Huge arcs of brake cable protruding in front of your bar? De-clutter your cockpit by trimming your brake hoses and Restore full braking power by bleeding the brakes too.
1. Clean up
Before you start, it makes things easier if you give your bike a thorough clean. Focus on areas near and around the brake callipers and hoses. Wipe down with a rag to dry them out as much as possible. As with many other workshop tasks, it’s much easier with the bike in a stand, and if possible, positioned close to a bench vice.
2. Check your routing
Many brand new bikes have a real mess of cables in front of the bars, thanks to the long default hoses of complete brake systems. Turn your bars 90 degrees to the right and left to check for any snagging or odd looping twists that threaten to damage the hose or catch a stray branch mid-ride.
3. Measure your new routing
The aim is to create the smoothest and most direct routing. Shorter is better, but don’t go too short: use an old section of hose or cable outer to help work out how short you can go. Turn the bars right round to check there’s still slack – if there isn’t, a crash could wrench the hose right out. Mark on your current hose how much you need to trim away. Oh, and then measure it again – measure twice, cut once!
4. Disconnect the hose
Slide back the rubber cover on the lever to expose the bolt. Using an 8mm open-ended spanner, disconnect the hose (turning anti-clockwise) and put the nut and washer to one side, somewhere safe. Keep the hose vertical with the end pointing up and, using sharp outer-cable snips or a hose cutting tool, trim the hose to your pre-marked length. Aim to make the cut as clean and square as you can.
5. Refit the fittings
Slide the rubber cover, hose bolt and brass olive onto the hose (in the same order as removed) before lightly clamping it into the bench vice using the hose blocks from the bleed kit. If you don’t have any blocks, you can substitute a vice with an old inner tube wrapped around the jaws to help grip the hose and reduce damage. Push the brass connecting insert into the hose, then gently tap it in further with a rubber mallet.
6. Check pads for wear
Remove the relevant wheel, take out the pads and inspect them – if one pad is more worn than the other, or they’re worn unevenly across their surfaces, this indicates the calliper needs attention. Lightly squeeze the lever – just a fraction – and watch the pistons. If they don’t slide out evenly, apply a small amount of brake fluid around the seals and try again.
7. Need to bleed?
To check whether you need to bleed the lines, use a plastic tyre lever to gently press the pistons into the calliper, insert the (model-specific) bleed block, and squeeze the lever. If it feels firm you can skip to Step 16. If the lever is mushy, there’s air in the system that needs removing (air can be compressed, allowing the lever to move without the pads squeezing any harder).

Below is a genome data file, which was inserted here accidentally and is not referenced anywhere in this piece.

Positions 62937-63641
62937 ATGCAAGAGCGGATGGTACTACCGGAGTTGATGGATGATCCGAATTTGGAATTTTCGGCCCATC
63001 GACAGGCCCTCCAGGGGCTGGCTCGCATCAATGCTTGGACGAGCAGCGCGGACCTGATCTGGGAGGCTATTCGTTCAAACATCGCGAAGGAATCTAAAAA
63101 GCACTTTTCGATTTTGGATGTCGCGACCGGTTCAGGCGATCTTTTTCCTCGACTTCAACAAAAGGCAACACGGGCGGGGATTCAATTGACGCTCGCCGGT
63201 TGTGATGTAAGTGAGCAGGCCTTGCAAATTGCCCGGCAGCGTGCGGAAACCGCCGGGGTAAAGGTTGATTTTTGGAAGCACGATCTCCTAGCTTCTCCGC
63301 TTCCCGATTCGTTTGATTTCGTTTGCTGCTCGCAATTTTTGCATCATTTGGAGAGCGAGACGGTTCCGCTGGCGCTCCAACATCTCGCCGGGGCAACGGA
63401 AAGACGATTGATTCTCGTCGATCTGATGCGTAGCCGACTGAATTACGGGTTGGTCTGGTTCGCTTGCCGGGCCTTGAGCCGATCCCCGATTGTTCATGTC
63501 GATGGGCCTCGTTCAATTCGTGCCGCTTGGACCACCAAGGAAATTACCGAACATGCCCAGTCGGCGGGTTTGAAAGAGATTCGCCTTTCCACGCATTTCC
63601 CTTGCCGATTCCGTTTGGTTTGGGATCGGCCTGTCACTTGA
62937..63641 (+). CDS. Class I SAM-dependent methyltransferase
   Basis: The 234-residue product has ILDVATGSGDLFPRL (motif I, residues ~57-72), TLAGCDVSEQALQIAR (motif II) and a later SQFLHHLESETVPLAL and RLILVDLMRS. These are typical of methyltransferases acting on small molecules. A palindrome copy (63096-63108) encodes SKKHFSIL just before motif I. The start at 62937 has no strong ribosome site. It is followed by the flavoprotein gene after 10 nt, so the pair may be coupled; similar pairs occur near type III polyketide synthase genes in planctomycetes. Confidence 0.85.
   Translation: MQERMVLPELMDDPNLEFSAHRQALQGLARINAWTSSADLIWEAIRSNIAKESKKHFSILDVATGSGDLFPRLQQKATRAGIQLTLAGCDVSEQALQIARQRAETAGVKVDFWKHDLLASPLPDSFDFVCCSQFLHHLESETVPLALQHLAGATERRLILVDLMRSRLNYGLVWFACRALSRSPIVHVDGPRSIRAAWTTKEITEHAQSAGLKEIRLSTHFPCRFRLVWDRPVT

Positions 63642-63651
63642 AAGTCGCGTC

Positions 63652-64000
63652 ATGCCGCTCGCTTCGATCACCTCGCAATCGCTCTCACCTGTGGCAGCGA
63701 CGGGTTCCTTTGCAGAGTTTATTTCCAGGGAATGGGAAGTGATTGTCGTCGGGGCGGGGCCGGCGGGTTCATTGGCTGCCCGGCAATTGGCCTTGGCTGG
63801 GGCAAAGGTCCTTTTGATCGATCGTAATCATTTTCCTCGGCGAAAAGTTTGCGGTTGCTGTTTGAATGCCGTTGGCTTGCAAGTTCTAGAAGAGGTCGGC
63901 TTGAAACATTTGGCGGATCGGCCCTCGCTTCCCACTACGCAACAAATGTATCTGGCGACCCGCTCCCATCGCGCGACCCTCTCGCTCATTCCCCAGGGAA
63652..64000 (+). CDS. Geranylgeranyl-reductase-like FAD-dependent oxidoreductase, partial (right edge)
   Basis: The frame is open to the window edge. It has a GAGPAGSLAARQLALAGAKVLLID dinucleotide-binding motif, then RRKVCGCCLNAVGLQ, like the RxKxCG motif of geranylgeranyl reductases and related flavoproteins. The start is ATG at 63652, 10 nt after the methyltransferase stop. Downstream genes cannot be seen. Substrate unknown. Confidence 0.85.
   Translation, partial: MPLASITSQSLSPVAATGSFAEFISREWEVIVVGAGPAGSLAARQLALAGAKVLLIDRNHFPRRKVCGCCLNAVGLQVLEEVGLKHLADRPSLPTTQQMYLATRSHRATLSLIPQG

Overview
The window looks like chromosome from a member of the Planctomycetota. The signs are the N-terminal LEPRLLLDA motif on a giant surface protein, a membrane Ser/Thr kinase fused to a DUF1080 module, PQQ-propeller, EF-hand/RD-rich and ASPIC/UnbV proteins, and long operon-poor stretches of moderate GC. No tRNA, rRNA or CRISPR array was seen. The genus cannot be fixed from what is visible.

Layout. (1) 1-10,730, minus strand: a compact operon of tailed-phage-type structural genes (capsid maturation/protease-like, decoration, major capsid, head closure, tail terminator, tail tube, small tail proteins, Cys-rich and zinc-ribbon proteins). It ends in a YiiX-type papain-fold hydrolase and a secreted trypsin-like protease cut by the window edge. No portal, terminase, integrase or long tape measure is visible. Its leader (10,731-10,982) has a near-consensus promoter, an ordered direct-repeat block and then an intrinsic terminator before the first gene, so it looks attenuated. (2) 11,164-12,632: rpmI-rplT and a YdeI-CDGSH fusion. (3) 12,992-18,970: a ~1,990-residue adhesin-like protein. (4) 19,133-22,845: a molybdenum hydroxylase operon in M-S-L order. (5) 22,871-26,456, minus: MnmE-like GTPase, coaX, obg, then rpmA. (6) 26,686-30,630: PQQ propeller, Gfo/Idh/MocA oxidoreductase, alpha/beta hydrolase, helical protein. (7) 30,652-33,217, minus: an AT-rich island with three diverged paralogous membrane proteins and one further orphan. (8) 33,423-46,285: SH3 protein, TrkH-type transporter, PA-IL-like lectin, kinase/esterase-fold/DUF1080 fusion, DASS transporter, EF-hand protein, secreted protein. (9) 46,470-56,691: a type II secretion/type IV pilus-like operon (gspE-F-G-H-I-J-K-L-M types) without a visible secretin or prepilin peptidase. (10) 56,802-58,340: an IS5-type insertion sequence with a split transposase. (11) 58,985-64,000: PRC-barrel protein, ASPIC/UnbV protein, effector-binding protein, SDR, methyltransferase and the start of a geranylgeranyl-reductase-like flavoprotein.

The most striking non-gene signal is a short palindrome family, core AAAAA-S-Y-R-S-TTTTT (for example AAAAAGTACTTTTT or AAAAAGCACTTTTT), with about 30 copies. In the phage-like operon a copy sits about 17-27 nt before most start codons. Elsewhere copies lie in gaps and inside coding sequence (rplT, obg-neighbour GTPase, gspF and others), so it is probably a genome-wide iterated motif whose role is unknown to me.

8. Prepare to bleed
Drape a clean rag around the calliper, as close to the bleed nipple as possible, and wrap another around the lever. Put a bucket directly underneath the lever to catch the drips the overfill bleed technique creates. Have an extra rag close to hand as well.
9. Loosen the lever
Loosen the brake on the bar and angle it approximately 45 degrees to the floor, putting the bleed screw roughly parallel with the floor. Remove the bleed screw (closest to the lever clamp) with a 2.5mm Allen key, along with the small O-ring behind it.
10. Set up the syringe
Carefully insert the oil funnel into the bleed screw port on the lever. Slot the 7mm spanner over the nipple on the calliper, and attach the plastic tubing to the syringe. Fill the syringe with mineral oil. Gently push the end of the plastic tube with the syringe attached onto the bleed nipple. Turning the spanner in an anti-clockwise direction, loosen the bleed nipple by an eighth of a turn to ‘open’ it.
11. Put the oil in
Gently squeeze the syringe and keep an eye on the oil funnel. You’ll see the oil that’s being pushed through coming out, and chances are it will have air bubbles in. Keep adding oil until there are no more air bubbles. Temporarily close the nipple.
12. Drain the excess oil
Remove the syringe from the tubing and drain the excess oil back into the bottle. Connect the oil bag to the tubing and loosen the bleed nipple an eighth of a turn; oil should naturally flow through the system (thanks to gravity) and drain into the bag. You’ll also see air bubbles in the clear plastic tube.
13. Check the oil level
As the oil drains, keep an eye on the level in the funnel. Keep it topped up to prevent more air entering the system. To get rid of any air trapped in the calliper, gently squeeze the brake lever to the bar. When it looks like no more air is coming out of the tube, gently tighten the nipple back up.
14. Finish the calliper
With the lever depressed, rapidly open and close the bleed nipple (being as gentle as possible). It only needs to be open for about half a second at a time to be effective. Do this two to three times – watch the tube for bubbles. Finally, re-tighten the bleed nipple to the 4-6Nm torque setting, using a torque wrench. Release the lever.
15. Remove the funnel
Gently squeeze the lever again. Any remaining air bubbles should appear in the oil funnel. When these stop appearing, release the lever fully. Insert the stopper in the funnel (O-ring down) to plug it. Wrap a towel around the lever ready to soak up any spilt oil, and remove the funnel from the port.
16. Do the final check
Replace the bleed screw and O-ring, tightening it to 0.3-0.5Nm (some oil will squeeze out as you do it). Spray the calliper and brake lever with degreaser or isopropyl alcohol, then wipe dry. Replace the brake pads and spring in the calliper. Reposition the brake levers, tighten them, and go for a gentle spin – check they work correctly before relying on them!